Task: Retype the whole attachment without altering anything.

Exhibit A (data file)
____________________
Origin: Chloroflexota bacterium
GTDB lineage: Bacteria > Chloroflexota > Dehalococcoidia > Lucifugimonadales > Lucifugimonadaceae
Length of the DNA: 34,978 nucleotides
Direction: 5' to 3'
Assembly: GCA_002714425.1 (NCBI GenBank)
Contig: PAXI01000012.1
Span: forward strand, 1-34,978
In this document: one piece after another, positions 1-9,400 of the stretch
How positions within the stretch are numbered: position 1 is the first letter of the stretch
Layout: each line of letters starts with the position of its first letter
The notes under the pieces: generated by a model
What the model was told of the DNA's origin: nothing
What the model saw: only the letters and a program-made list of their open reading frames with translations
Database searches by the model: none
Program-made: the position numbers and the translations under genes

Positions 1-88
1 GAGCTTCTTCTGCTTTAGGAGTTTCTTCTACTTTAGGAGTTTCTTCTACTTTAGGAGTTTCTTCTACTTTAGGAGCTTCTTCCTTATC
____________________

Origin: Chloroflexota bacterium
GTDB lineage: Bacteria > Chloroflexota > Dehalococcoidia > Lucifugimonadales > Lucifugimonadaceae
Length of the DNA: 34,978 nucleotides
Direction: 5' to 3'
Assembly: GCA_002714425.1 (NCBI GenBank)
Contig: PAXI01000012.1
Span: forward strand, 1-34,978
In this document: one piece after another, positions 1-9,400 of the stretch
How positions within the stretch are numbered: position 1 is the first letter of the stretch
Layout: each line of letters starts with the position of its first letter
The notes under the pieces: generated by a model
What the model was told of the DNA's origin: nothing
What the model saw: only the letters and a program-made list of their open reading frames with translations
Database searches by the model: none
Program-made: the position numbers and the translations under genes

Positions 1-88
1 GAGCTTCTTCTGCTTTAGGAGTTTCTTCTACTTTAGGAGTTTCTTCTACTTTAGGAGTTTCTTCTACTTTAGGAGCTTCTTCCTTATC